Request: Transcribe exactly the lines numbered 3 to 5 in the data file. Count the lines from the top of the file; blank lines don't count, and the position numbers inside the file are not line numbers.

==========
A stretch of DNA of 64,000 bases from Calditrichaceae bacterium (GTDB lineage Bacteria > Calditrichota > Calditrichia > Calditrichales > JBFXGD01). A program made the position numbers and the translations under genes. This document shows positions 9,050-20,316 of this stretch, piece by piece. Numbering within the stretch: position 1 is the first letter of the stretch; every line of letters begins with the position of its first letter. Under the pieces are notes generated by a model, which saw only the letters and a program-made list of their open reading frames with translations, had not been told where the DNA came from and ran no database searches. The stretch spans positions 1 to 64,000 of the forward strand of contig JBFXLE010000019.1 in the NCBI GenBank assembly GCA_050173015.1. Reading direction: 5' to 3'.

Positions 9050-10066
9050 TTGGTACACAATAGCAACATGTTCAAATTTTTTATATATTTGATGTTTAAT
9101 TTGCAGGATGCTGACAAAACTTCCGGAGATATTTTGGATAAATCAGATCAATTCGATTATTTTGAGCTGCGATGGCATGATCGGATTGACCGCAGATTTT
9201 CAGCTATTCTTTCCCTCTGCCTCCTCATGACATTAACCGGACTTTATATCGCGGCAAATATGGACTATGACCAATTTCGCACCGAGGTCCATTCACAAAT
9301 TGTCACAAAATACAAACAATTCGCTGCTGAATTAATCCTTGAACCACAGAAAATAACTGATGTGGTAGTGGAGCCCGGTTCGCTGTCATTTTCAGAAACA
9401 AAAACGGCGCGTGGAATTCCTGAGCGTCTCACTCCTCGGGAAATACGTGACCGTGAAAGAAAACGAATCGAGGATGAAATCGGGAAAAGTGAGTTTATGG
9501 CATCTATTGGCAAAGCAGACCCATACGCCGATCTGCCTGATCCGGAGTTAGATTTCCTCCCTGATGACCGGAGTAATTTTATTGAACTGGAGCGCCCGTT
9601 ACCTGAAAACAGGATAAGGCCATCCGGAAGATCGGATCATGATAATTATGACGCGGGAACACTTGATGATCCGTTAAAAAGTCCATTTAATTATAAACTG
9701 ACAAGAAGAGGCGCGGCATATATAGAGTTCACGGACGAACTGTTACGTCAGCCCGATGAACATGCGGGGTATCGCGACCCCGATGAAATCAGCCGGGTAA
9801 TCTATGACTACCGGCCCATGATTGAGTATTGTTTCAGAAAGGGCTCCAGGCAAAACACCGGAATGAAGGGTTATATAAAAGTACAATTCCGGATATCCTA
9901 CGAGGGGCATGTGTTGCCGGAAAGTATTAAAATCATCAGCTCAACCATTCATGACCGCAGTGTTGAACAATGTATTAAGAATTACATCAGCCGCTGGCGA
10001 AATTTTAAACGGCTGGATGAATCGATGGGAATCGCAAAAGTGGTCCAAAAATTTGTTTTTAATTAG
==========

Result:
9050 TTGGTACACAATAGCAACATGTTCAAATTTTTTATATATTTGATGTTTAAT
9101 TTGCAGGATGCTGACAAAACTTCCGGAGATATTTTGGATAAATCAGATCAATTCGATTATTTTGAGCTGCGATGGCATGATCGGATTGACCGCAGATTTT
9201 CAGCTATTCTTTCCCTCTGCCTCCTCATGACATTAACCGGACTTTATATCGCGGCAAATATGGACTATGACCAATTTCGCACCGAGGTCCATTCACAAAT